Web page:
I actually originally had this story quoted from Matthew, but when I read it in Mark and Luke I knew I had to use one of those versions because of that very sentence. I pray every single day that when Jahar comes to Christ, he will be bold enough to share Him with his family – knowing how badly they need Him – in spite of the fact that they will likely disown him. Even if they do disown him – I pray it will plant a tiny seed in even one of their hearts that may grow over time.

      • Bri says:

        I just hope he realizes that what he gains in Christ is worth whatever he’d lose, even if it’s his family. I imagine it would be so hard for him to risk his family disowning him since they’re basically all he has (besides his lawyers, if they count).

      • brokenheart4whatbreakshis says:

        “If anyone comes to me and does not hate his own father and mother and wife and children and brothers and sisters, yes, and even his own life, he cannot be my disciple.” (Luke 14:26) I sometimes pray that Jahar would open to this part in the Bible (or the same part in another gospel) because I can’t imagine how difficult that would be without knowing this.

      • Ada says:

        Yes, it’d be very difficult. When I am hesitant about living out my convictions, I like to remember the verse in Romans where we are called Christ’s adopted children. If I lose a father, I have our Father. He is the most satisfying…more than any human. It will be scary for Jahar, at least at first. All the reason for more prayer 🙂

      • Bri says:

        That’s one of those “for the future” prayers we’ve got to be praying for him frequently: that he would see Christ as the all-surpassing treasure so that he’s willing to give up anything to be His. I also pray a lot that his salvation would bring so much glory to God, that God would open doors for him to share his testimony one day, and that being able to share Christ with others will give him so much joy and a sense of purpose.

      • Ada says:

        I’m sure that God will use Jahar’s story as a testimony, even if His story does not get to ABC, Fox, etc. When you are saved, your life should be a reflection of His light. A guard might witness the change in him, his family, his friends (can he contact his friends still…I cannot remember). My heart was softened when God sent a family. This family changed my view of Christianity, and then that incident with the family I was talking about broke me!
        So I address another topic in the comments, that pain both of those families faced (the 1st had a miscarriage) was not wasted…and I thank GOD! Jahar’s pain will not be wasted! People will also see that there are so many people praying for a convicted terrorist, and hopefully they will say, “Wow, so they don’t hate him?” or something like that. God’s Power is awesome and unthinkable, so we don’t know all of His ways 🙂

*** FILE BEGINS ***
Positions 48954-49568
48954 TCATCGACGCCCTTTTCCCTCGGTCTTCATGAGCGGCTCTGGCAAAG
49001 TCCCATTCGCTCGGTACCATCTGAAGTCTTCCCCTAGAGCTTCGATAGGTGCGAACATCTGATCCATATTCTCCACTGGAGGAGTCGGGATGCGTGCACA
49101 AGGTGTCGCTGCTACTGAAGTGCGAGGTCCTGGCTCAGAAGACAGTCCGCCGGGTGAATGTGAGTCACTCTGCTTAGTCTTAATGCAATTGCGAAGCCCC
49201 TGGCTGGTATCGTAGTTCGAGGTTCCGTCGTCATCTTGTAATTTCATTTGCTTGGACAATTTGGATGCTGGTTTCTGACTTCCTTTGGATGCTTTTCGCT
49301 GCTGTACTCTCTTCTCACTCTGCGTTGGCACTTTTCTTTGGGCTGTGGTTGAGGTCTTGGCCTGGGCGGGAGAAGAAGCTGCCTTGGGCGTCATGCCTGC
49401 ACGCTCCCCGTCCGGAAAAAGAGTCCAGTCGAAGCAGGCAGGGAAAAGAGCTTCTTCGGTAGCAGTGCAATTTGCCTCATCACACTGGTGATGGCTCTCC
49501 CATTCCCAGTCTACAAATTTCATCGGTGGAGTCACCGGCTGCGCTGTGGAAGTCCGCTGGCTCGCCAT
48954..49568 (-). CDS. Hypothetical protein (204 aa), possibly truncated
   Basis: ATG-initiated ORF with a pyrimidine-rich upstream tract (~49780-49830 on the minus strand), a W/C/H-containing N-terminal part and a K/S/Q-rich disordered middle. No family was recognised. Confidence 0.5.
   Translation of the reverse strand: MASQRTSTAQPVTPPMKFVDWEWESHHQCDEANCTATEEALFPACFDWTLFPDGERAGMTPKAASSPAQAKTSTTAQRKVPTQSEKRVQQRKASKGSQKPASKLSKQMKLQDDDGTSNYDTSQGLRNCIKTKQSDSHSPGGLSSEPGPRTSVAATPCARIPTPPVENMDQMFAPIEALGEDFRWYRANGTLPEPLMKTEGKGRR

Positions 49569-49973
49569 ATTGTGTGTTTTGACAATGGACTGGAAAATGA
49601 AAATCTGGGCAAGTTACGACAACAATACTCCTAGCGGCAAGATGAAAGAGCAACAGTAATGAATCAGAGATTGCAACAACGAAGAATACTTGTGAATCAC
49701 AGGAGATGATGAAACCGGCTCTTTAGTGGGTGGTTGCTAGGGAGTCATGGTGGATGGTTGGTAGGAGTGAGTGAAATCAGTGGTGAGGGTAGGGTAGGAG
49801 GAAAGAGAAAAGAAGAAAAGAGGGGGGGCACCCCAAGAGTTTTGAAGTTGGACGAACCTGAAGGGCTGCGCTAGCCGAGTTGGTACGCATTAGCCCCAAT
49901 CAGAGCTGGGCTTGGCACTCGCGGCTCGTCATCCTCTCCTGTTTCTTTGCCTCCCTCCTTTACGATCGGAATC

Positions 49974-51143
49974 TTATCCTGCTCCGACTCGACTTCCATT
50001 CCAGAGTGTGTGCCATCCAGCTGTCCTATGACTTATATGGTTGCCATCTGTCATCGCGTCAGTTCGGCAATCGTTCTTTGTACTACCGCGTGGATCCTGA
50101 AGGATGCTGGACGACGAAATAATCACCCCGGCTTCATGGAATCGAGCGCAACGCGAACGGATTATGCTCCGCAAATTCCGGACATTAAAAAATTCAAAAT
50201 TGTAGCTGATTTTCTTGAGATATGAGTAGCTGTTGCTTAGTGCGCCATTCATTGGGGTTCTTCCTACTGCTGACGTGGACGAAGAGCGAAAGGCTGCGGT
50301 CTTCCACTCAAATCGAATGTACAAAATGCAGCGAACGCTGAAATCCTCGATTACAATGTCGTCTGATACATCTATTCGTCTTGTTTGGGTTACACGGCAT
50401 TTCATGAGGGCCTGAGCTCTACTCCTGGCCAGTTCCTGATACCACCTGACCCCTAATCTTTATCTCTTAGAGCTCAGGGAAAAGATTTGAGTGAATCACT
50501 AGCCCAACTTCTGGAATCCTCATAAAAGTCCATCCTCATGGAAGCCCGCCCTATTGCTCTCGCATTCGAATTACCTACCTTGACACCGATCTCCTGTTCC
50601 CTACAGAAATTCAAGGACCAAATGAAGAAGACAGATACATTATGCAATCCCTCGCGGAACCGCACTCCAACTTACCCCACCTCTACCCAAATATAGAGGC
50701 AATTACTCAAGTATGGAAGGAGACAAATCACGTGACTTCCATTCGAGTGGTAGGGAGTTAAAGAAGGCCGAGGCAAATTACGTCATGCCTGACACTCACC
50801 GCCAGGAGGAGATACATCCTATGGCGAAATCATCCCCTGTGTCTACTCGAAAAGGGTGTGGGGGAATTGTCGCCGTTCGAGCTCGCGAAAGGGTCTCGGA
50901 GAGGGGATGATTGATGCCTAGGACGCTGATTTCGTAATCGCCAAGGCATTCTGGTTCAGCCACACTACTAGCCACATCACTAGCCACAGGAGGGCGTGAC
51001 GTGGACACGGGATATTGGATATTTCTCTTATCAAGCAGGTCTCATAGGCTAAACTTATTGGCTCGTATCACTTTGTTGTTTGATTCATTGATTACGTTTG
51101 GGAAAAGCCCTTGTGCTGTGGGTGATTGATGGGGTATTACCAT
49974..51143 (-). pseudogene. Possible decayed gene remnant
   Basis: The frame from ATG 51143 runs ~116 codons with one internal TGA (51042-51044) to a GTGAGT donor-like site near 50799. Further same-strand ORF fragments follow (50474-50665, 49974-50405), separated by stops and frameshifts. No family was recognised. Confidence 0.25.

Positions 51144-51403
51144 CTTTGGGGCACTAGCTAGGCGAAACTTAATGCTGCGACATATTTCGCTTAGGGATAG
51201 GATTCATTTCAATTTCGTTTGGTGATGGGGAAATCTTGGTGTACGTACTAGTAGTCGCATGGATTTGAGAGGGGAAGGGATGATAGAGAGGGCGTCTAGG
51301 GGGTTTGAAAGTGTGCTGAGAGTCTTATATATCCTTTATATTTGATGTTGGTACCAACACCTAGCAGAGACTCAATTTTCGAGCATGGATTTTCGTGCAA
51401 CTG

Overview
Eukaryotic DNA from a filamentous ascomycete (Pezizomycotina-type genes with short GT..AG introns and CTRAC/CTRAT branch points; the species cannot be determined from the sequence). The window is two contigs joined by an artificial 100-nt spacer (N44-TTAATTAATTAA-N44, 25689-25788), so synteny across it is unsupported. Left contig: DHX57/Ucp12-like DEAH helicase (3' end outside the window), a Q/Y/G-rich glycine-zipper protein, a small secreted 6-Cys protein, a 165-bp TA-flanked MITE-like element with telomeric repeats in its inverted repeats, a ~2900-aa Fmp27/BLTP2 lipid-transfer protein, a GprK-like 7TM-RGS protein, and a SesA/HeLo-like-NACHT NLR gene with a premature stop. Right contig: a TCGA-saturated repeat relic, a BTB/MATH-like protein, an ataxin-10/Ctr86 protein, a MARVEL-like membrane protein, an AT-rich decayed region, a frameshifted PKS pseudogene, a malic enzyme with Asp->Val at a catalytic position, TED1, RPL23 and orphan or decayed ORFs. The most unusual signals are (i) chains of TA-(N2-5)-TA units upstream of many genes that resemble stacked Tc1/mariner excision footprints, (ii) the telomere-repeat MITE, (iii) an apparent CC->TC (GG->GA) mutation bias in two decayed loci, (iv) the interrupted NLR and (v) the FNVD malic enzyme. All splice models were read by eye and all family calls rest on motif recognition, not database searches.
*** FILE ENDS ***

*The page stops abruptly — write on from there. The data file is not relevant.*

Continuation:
• Bri says:

        Right now Jahar can only communicate his lawyers and his family—no friends, no other inmates, no complete strangers. But you’re so right: Even if those remain the only two groups of people he is ever able to talk to, God can still use him and his story. If God were to reach even one of those people through his testimony, think of who they could reach.

        And you’re right about the impact that we might be able to have simply as those who are praying for him. Being able to share what we’re doing here gives an opportunity for spiritual conversations with those who are seeking.

  2. Ada says:

    If Christ does reach out to Jahar, I believe Jahar’s testimony will be spread if the press can get to it. Because many people believe him to be guilty, and because he’s gone through what he has, Jahar’s testimony will be dark to light. It will be amazing!

    • brokenheart4whatbreakshis says:

      When I really think about it, it just seems so unlikely to me with all of the restrictions they have placed on him and the efforts they have gone through to keep him away from anyone and everyone…..but He is stronger! I pray every single day for God to break down every wall and obstacle that exists and open up opportunites for Jahar to share his testimony. Can you even imagine how much glory that will bring to His name?

      • Bri says:

        As I quote all the time… Matthew 19:26: “With man this is impossible, but with God all things are possible.”

    • Bri says:

      Yeah, at the very least, we might find out that Jahar became a Christian. Who knows how much we’d get for details. It’s too bad he probably won’t be able to share to the extent that David Berkowitz (the Son of Sam, if you’re familiar at all with famous serial killers) is able to. But you never know, God can open doors when it seems impossible for them to open.

  3. brokenheart4whatbreakshis says:

    I got it! Both of them! I have to be completely honest and say I haven’t gotten a chance to read the whole thing yet cuz it’s super long! Haha. I scanned it before work but it’s been a crazy nonstop day. I will try to get to it this weekend but I have a big work event and I wanna spend time with my husband who is home for 2 days from work until he leaves again – so don’t think I’m ignoring you if I don’t reply until early next week. But I will try my hardest!